Stop down beyond f/11 and diffraction starts creeping in as it will with any lens. Nevertheless, I wouldn’t hesitate to shoot this lens at f/16 and just add some extra sharpening in post.
This was at f/18 and 80/1.0/50 sharpening applied. I wouldn’t want to print this at 11”x17” but wouldn’t hesitate at 8”x12”. If you don’t print big or print at all (just share on the web) then this is a non-issue.
Closer than 2 feet to the subject I had mixed results. This is likely user error on my part.
If I employed best practices and shot on a tripod and focused with live view this wouldn’t be a problem, but handheld I had trouble getting sharp focus. The 16-80mm has a 0.22x close-up ratio which translates to a subject about 3.5 inches wide horizontally filling the frame at 80mm and minimum focusing distance.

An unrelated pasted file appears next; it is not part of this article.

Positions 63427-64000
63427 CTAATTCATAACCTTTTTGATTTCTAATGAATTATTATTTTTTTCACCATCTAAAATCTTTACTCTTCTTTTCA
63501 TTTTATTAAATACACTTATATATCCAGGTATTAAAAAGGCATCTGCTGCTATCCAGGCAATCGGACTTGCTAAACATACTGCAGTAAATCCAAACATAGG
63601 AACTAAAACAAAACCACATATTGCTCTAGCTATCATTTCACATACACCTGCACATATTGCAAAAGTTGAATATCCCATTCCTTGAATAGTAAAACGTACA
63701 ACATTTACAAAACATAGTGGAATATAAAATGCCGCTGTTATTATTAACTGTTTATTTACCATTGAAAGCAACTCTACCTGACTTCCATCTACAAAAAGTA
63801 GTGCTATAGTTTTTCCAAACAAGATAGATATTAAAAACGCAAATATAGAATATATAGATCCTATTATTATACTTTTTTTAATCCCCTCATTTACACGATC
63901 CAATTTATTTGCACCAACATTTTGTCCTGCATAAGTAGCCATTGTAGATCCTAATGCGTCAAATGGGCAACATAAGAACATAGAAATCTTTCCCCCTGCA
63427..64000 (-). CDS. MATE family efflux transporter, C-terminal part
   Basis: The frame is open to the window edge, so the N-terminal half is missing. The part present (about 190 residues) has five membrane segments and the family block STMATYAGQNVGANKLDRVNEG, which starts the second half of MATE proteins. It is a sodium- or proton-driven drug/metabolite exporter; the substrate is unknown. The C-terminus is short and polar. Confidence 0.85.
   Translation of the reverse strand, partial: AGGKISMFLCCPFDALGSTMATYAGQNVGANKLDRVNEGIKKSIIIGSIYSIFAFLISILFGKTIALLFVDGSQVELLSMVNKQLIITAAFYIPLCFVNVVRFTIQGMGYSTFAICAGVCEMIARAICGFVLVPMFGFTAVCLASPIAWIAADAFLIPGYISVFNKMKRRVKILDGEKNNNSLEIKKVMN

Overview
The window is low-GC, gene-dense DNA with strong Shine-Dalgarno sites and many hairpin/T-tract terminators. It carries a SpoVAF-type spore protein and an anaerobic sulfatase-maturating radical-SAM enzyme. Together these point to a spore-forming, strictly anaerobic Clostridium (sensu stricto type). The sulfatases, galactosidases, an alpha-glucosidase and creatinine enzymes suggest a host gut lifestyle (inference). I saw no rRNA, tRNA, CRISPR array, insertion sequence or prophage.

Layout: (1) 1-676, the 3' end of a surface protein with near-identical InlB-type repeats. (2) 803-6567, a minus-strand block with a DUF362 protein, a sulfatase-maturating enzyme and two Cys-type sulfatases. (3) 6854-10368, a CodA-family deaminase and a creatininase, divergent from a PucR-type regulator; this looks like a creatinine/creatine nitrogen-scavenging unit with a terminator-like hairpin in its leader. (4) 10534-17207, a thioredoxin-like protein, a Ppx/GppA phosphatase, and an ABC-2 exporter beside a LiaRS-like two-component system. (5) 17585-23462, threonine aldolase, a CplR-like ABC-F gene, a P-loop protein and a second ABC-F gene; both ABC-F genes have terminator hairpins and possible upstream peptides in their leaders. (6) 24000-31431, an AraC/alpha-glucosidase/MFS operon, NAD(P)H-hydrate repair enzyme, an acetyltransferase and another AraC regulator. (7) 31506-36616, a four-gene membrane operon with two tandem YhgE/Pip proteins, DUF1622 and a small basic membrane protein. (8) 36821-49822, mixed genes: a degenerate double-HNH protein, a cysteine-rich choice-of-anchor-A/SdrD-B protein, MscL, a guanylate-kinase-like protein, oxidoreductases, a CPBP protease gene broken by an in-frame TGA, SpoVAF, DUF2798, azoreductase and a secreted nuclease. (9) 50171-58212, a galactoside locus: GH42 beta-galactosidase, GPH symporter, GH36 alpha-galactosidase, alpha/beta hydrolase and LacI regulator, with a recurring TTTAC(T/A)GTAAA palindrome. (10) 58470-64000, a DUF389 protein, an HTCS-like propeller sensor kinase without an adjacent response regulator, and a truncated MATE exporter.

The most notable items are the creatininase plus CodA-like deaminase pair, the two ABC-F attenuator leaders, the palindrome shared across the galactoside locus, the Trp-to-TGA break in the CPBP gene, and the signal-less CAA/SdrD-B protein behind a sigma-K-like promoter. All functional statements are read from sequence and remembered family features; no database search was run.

8.7) Astrophotography and Coma
For star shots it’s nice that the 16-80mm has a maximum aperture of f/2.8. At f/2.8 and 16mm, hyperfocal distance is about 15 feet and you get ~8 feet to infinity in focus for results like this:
At 100% view and scanning the corners of the frame I can see teardrop shapes with some of the brighter stars so this lens displays a touch of coma. The above stars have a bit of motion blur. Below are some crops from shots at a shorter shutter speed:
Dedicated astrophotographers will likely prefer one of the short list of minimal coma primes out there, but for folks like me who only grab a star shot occasionally, the 16-80mm does a passable job.